Speaking of COVID, it stands to reason that a band coming up and trying to get their name out there in the world would have a hard time. Part of bands’ repertoire in this scenario is playing shows and opening for some more established artists or packing bills with other similarly statured bands to all share the wealth of attention and fans a local scene has. COVID put that on pause at best, and at worst totally eradicated it in some more unfortunate areas where venues and music-friendly bars were forced to close, bands broke up for one reason or another, or other associated catastrophes. Burner, having formed just before COVID and made good on the isolation to forge their debut output, have fared better than most thankfully. Harry thinks back:

‘It’s been a little short of ridiculous. When we were tracking drums for the EP with Lewis (Johns), the third lockdown had just ended and we all ended up going to the studio just to get out of London for a while! Of course, the pandemic didn’t stop when we put out our first bit of music in October though – we had to skip playing the Church Road Christmas show when Hugo (our drummer) caught COVID. When we played our first show in Bristol, I started the set by saying ‘We waited two fucking years to do this! Fuck COVID!‘ and everyone was cheering. Just super good vibes. Honestly, I think that got us off to such a great start. Everything that’s happened since then has been surreal, just a lot faster and greater than we ever could have expected.’

With everything Burner does being far-reaching and collective as far as influences, it made sense to tap into what made them who they are and it made for some interesting answers.

H: ‘Speaking for myself here, but I’m always looking to vocalists I’ve grown up with and whose range and technique I really admire – Joe Horvath of Circle of Dead Children, Jonny Davy of Job For A Cowboy, Travis Ryan of Cattle Decapitation and Howard Jones of Killswitch Engage. Just incredible vocalists in their own right. Lyrically, I really dig the approach of bands like Dangers, Ceremony and Foundation – that hardcore, full-on tackling of issues combined with their own poetic license is super appealing to me. I work in film/television, so a lot of cinematic influence goes in too, in abstract ways from my favourite filmmakers.’

N: ‘Where to even begin! For me, bands like Trivium, Killswitch Engage, Chimaira, they all got me into heavy music from a very young age so they’ll always be a massive influence on me, but when it comes to finding inspiration for writing Burner material, bands like END, The Burning Wind, Chamber, WVRM, Baptists, Joy (RIP), Decapitated, Gatecreeper, Harms Way, Nails, etc… they’re all hugely inspiring bands. Writing music and performing songs that even come close to the energy of those bands is my main goal.’

H: ‘Yo, RIP JOY, incredible band.’

A dense, respectful repertoire for sure. But what about potential music mates? I asked Nathan and Harry what bands they’d love to do a split with:

N: Mico, for sure! They’re a sick grindy, techy death metal band from Columbia and we all love them. Their music is really similar to ours in many ways, we’ve joked amongst ourselves about doing a split with them before.’

H: Mastiff would be a big one, those guys are different to us in a lot of ways but the energy is so real. WVRM as well. Absolutely crushing bands. If I had a time machine, I’d say The Burning Wind – I doubt any band will have as significant an impact on us than their last EP. Just nuts, super intense music.’

I’m sure the sentiment is realized, but allow me to allude any potential lack of clarity. Though some people use finding a band while they’re new as a way to lord superiority over future fans because they didn’t get in on the ground floor like them, EIN has always been about doing the opposite – aggressively encouraging more people to get into the music that we think is cool. We’re not pushed or influenced by any outside forces to write about anything we don’t want to. What we like is what we like, and what we cover is what we hope to share with others. It’s with that personal attitude and overarching mission of our site that I submit unto all you readers that Burner are ones to watch. These guys are passionate, appreciative, and purposeful, three qualities that will take them farther than most, so don’t be surprised if you see them on next because it very well could happen. Hell, we won’t even have to wait too long to wait for their next move. Harry goes over some plans for the immediate future, pandemics and other catastrophes willing of course:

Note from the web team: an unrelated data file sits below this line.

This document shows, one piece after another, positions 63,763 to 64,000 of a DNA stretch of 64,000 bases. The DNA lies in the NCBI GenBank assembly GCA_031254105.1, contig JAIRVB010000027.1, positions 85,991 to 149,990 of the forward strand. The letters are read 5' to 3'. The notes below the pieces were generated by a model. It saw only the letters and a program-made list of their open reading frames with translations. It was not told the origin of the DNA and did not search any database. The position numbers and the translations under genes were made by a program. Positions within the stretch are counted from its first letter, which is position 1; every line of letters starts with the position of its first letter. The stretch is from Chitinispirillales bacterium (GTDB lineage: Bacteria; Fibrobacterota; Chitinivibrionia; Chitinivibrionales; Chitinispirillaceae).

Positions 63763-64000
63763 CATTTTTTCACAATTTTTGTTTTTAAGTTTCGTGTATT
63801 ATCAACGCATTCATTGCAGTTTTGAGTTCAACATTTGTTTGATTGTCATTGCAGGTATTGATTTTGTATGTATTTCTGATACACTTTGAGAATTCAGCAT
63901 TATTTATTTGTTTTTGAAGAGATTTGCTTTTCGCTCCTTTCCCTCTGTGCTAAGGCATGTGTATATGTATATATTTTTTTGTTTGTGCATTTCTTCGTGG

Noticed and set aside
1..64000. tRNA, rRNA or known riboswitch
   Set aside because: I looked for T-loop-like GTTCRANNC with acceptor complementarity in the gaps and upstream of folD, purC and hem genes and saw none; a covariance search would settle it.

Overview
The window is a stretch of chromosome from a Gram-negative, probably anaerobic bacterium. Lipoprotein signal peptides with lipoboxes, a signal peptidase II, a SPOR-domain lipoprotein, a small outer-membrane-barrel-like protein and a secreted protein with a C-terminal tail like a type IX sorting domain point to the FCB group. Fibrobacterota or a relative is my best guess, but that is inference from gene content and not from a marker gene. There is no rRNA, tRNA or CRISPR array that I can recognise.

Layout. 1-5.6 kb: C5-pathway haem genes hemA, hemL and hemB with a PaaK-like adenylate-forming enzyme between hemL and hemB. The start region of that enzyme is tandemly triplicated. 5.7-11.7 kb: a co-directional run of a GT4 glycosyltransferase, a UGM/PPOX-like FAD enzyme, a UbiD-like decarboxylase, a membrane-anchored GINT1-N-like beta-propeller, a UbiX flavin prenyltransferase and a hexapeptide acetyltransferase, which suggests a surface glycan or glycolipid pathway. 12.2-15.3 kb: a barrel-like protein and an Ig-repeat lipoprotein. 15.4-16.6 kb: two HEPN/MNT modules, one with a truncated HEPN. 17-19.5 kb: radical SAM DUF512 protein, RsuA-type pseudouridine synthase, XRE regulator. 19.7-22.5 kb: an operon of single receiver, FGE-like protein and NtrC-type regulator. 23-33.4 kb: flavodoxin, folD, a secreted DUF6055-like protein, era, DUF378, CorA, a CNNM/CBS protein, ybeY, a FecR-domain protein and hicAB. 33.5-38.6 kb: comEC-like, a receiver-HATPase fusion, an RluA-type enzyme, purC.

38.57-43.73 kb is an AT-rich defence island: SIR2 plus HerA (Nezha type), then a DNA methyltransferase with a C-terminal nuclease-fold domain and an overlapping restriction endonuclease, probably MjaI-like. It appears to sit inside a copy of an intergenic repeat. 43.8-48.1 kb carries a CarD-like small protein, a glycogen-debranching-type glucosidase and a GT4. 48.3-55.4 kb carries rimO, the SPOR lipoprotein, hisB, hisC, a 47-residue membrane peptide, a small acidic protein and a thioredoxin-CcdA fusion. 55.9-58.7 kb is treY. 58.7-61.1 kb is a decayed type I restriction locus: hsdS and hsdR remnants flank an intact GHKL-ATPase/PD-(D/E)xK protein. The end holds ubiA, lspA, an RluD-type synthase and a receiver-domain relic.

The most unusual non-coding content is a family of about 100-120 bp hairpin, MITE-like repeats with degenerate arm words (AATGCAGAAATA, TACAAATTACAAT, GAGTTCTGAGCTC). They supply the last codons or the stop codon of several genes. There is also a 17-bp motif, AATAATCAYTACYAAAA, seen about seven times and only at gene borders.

This year is dedicated mostly to getting our name out there and, most importantly, getting the full-length recorded. That’s what we’re putting all of our time into now, making sure it’s exactly what we want it to be. Next year, we’ve got some big opportunities coming up, particularly thanks to the connections we’ve made since the start of this year, but we’re just going to be patient, wait and see. That’s one benefit of making music in a pandemic, you learn patience.

I know I’m sure as hell looking forward to that and more. I’d like to thank Harry and Nathan for taking the time and expending the valuable effort to speak to me about their work, and the other Burner members, Hugo (drums) and Finn (bass), for completing the set and being as monstrous as they are in the rhythm section. As is customary, some final words and shoutouts from Nathan and Harry:

H:Listen to Acid Throne, Zetra, Mastiff, Perdisian and Serling. Watch Neon Genesis Evangelion. Support the Armed Forces and people of Ukraine. Слава Україні!’

N:Shout out to Candescent A.D too, we’re touring with them in August and couldn’t be more excited. Also big up our pals in Lesser, Grief Ritual and Bruiser, the sickest bands and great people!’

Burner are…

Harry Nott – vocals
Nathan Harlow – guitar
Hugo Bénezech  – drums
Finn Gannon – bass

If you’re a ‘I heard of them first’ kind of guy (please don’t), then you’d do best to follow Burner on Facebook, Instagram, and Twitter while you can. Check out their Bandcamp page to listen to A Vision Of The End in full and assuredly be apprised of future releases!

David Rodriguez

David Rodriguez

I use caps lock way more than my writing lets on.